Wadah Foundation serves as a catalyst in all of its other programs, ‘Raising a Village’ is no different. Although the pilot program would initially involve 3 Wadah-assisted villages or communities, with its aim to be inclusive, other members of the community, as well as neighboring villages, are welcome to participate and will be assisted to eventually adopt the program. Two of the basic criteria considered in identifying the 3 pilot communities are the readiness of the people in the community as well as having a strong relationship with their external stakeholders and potential partners. Part of the strategy is to get everyone in the community involved – from the ordinary members of the community, local businessmen, government agencies and officials, and all the rest regardless of status and interests, everyone is and can be part of this program.
Every member of the community can take part in the program by doing what they do best, in their own special way. ‘Raising A Village’ program does not dictate nor limit the communities into doing something that is unfamiliar to them. In fact, one of the objectives of this program is to encourage the efficient use of available resources. Having the ability and opportunity to utilize such resources effectively, increase the likelihood that the community would grow independently and be self-sufficient. This in itself would ensure that each community or village would have a different approach and experience in this program.
Each village or community has its own unique characteristics and resources. No two villages are completely identical. It is essential, therefore, that the program is implemented based on the specific requirements and capabilities of the community/village. As it is, this program is not a one-size fits all solution. We all know that culture, tradition, geographical location, demographics, and other factors vary in each and every village or community, and there is critical information that need to be considered in drawing up a plan. Gathering and acquiring an honest to goodness data is therefore very essential to get a clearer insight of the real situation in one community/village.
As soon as data has been gathered and analyzed, a plan of action shall be prepared on how the community will be assisted. Interventions may come in the form of training, skills development, network expansion or linkages, technical capability enhancement, and other forms of support that best suit to improve the current situation or address any specific problem. These interventions or intermediations may also warrant the involvement of external parties whom Wadah believe have the capability to help mend or address issues that have been identified.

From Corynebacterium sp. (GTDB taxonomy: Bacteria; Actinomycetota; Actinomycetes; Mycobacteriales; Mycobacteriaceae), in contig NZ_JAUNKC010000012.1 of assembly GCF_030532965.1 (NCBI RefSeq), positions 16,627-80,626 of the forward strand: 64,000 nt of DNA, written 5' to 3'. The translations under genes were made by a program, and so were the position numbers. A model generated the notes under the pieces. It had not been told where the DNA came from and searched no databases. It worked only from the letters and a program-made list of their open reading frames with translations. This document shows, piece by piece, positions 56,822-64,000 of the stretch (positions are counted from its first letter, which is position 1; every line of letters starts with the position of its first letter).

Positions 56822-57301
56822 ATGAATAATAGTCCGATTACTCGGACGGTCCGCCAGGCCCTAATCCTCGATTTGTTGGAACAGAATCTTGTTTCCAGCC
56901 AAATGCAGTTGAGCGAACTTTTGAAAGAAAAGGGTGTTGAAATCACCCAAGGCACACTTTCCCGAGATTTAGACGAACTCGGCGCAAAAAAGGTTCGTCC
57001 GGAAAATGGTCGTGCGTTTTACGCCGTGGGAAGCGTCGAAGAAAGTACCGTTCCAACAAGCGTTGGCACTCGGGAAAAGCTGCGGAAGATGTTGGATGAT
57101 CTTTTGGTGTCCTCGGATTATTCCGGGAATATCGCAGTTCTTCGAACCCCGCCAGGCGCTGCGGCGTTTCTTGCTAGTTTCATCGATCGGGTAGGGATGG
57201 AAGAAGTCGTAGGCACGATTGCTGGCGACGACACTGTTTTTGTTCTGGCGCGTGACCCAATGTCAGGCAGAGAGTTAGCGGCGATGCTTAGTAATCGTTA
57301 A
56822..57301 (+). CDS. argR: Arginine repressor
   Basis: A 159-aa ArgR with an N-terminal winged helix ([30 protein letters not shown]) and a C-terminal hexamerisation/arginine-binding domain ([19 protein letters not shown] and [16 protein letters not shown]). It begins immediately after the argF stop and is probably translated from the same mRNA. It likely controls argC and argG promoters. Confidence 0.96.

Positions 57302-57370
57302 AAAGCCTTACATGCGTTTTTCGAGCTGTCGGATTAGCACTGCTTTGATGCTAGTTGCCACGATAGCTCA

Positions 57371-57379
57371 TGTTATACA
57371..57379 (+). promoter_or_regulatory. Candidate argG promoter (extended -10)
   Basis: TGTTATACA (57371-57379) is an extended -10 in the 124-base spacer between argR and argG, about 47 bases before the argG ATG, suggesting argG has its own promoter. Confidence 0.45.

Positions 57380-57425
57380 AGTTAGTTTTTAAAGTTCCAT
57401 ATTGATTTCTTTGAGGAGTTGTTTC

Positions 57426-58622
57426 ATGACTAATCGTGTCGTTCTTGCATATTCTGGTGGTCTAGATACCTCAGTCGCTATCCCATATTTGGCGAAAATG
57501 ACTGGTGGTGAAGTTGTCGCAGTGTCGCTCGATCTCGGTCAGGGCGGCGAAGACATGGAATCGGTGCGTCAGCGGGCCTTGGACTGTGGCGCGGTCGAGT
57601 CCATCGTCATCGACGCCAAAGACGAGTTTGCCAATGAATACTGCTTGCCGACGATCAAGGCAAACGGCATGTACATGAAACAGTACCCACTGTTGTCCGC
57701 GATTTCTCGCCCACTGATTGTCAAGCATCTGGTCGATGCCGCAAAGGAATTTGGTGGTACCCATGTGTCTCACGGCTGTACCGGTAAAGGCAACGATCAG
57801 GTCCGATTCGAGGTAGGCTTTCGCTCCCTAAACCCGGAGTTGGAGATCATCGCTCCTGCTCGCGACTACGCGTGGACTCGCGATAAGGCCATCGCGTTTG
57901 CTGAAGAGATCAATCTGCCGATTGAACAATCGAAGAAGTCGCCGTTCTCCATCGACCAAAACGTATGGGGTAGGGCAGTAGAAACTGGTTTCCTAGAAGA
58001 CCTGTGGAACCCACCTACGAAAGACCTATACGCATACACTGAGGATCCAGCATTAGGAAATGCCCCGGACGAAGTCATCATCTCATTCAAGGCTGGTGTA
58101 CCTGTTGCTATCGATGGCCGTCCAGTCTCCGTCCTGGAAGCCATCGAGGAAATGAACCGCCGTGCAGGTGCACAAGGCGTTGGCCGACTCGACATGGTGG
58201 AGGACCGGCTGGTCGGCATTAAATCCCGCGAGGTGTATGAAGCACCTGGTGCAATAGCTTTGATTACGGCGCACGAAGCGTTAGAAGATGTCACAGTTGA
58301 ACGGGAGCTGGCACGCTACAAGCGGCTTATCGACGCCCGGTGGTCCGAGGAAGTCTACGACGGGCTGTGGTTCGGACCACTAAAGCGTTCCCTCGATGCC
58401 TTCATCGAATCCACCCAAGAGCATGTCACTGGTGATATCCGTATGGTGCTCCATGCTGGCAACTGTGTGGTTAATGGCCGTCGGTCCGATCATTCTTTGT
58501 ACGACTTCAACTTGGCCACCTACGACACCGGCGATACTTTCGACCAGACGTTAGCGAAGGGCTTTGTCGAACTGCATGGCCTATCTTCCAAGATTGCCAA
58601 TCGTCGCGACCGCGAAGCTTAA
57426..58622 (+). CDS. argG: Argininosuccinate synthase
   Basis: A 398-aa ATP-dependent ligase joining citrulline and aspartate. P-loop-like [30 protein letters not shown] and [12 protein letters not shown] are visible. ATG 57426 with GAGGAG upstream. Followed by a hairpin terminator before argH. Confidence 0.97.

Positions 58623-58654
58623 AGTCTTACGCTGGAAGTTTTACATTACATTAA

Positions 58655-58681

As an example, a fishing village would have access to a body of water where they can catch fish and other seafood products. The ‘Raising A Village’ Program would then be able to assist local fishermen in possibly linking them or getting access to modern fishing technology that could increase their haul; or, encourage them to form a cooperative where their catch could command higher price; or in a longer-term link them with fish processing businesses which may eventually bring new job opportunities to the people.
Another example would be, a farming village who have been farming for years but are not getting the right amount for their harvest; or, do not have access to a market, ‘Raising a Village’ may be able to provide support by getting access to new farming technologies, post-harvest technologies or maybe a new market. And if the issue is let’s say, the scarcity of water, through the program, they may be assisted by introducing them to an individual or organization who could aid them in locating or find new source of water.
Wadah Foundation envisages that every community it supports may become self-sufficient with empowered community members; for the people to have the ability to maximize their full potential and make better use of God-given natural resources; for communities to be productive with capable individuals and help create a resilient village, eventually making it progressive. This is what Wadah envisions – “a world with empowered and dignified individuals and communities.”
This is “the legacy” that Wadah Foundation aims to give and offer to future generations.
Author: Alfredo Torno III